- The Washington Times - Thursday, January 9, 2003

LOS ANGELES, Jan. 8 (UPI) — Agriculture officials extended the quarantine against chickens that might be afflicted with Exotic Newcastle disease to eight Southern California counties Wednesday while officials in Washington state asked that its residents be on the lookout for signs the disease was spreading to other western states.

While Exotic Newcastle poses no threat to humans, it can quickly decimate poultry flocks and has been spreading quickly among chicken farms from San Diego to Santa Barbara.

"Exotic Newcastle is a devastating bird illness that has the potential to wipe out the poultry industry," California Gov. Gray Davis said Wednesday in declaring a state of emergency in Southern California.

More than 1 million chickens have been destroyed since Exotic Newcastle was discovered on a commercial egg farm in December. At the time, Los Angeles, San Bernardino, Riverside, and San Diego Counties were placed under quarantine. The U.S. Department of Agriculture (USDA) added Santa Barbara, Imperial, Orange and Ventura Counties to the list late Wednesday as a precaution against the disease spreading farther.

"The expanded quarantine creates a buffer zone around infected sites and provides additional security against spread of the disease," the Agriculture Department said in a release. "To do this, additional quarantines are immediately being imposed on non-infected counties adjacent to those counties infected with disease through the declaration of extraordinary emergency issued by the USDA today."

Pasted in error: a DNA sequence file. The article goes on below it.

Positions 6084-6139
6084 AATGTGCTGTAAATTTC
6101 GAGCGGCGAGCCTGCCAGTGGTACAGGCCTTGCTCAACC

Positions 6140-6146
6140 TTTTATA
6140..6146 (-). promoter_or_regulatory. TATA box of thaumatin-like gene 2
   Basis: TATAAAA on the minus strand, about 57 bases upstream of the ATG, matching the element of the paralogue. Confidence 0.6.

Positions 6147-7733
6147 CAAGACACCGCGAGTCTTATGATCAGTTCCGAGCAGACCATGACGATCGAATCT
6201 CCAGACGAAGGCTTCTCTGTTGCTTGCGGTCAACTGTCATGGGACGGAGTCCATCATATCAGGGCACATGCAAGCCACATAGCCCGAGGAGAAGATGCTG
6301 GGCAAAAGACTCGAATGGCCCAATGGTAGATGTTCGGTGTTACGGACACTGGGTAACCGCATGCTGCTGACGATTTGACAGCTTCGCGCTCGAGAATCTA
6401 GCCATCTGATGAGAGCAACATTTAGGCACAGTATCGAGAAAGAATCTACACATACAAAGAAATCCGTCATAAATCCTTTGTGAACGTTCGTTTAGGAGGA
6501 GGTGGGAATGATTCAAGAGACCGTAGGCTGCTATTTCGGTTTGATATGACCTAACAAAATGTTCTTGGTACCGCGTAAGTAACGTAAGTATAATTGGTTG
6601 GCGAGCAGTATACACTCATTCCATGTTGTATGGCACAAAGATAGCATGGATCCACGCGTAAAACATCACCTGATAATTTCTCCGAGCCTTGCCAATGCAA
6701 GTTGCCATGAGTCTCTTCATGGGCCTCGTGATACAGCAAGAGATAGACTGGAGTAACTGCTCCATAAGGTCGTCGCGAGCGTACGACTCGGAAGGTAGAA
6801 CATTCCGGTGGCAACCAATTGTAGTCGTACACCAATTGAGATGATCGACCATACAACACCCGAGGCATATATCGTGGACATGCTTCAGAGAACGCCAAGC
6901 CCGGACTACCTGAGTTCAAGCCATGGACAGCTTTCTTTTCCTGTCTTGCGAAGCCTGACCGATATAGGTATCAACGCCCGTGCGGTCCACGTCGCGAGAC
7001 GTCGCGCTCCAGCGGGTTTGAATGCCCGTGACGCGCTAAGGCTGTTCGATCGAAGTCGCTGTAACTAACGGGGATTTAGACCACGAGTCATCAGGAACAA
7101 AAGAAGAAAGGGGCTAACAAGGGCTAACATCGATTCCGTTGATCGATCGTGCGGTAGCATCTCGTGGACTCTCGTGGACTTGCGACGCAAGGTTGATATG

A virus that is often spread through commercial chicken farms by feather mites and dust from droppings, can incubate in only a three-day time period causes exotic Newcastle. The disease acts so quickly and is so devastating that chickens often drop dead after showing no outward signs of infection or malaise.

The virus is not harmful to humans, so eggs and poultry products are considered safe to eat, although California officials have ordered that eggs be thoroughly washed and packed in new sanitary containers before being shipped out of the quarantined counties.

The Agriculture Department said a task force of more than 600 state and federal workers was tackling the outbreak.

"Employees are working to prevent the further spread of the disease through a series of actions including identifying flocks, imposing quarantines, euthanizing and disposing of birds when appropriate, and cleaning and disinfecting infected sites, as well as providing educational resources to the poultry industry and community residents," the agency said.

Exotic Newcastle is not considered a threat to water fowl and other wild birds, although the state of Washington Wednesday night urged that any shipments of "wild fowl" into the state from California or Mexico be reported to the state veterinarian's office.

"We want to test the birds to ensure that they do not carry disease," said State Veterinarian Dr. Robert Mead. "Sick or dead birds must be tested to confirm Exotic Newcastle Disease because signs of the virus mimic other bird diseases. State or federal veterinarians will work with private veterinarians at no charge to the owner to collect samples for testing."

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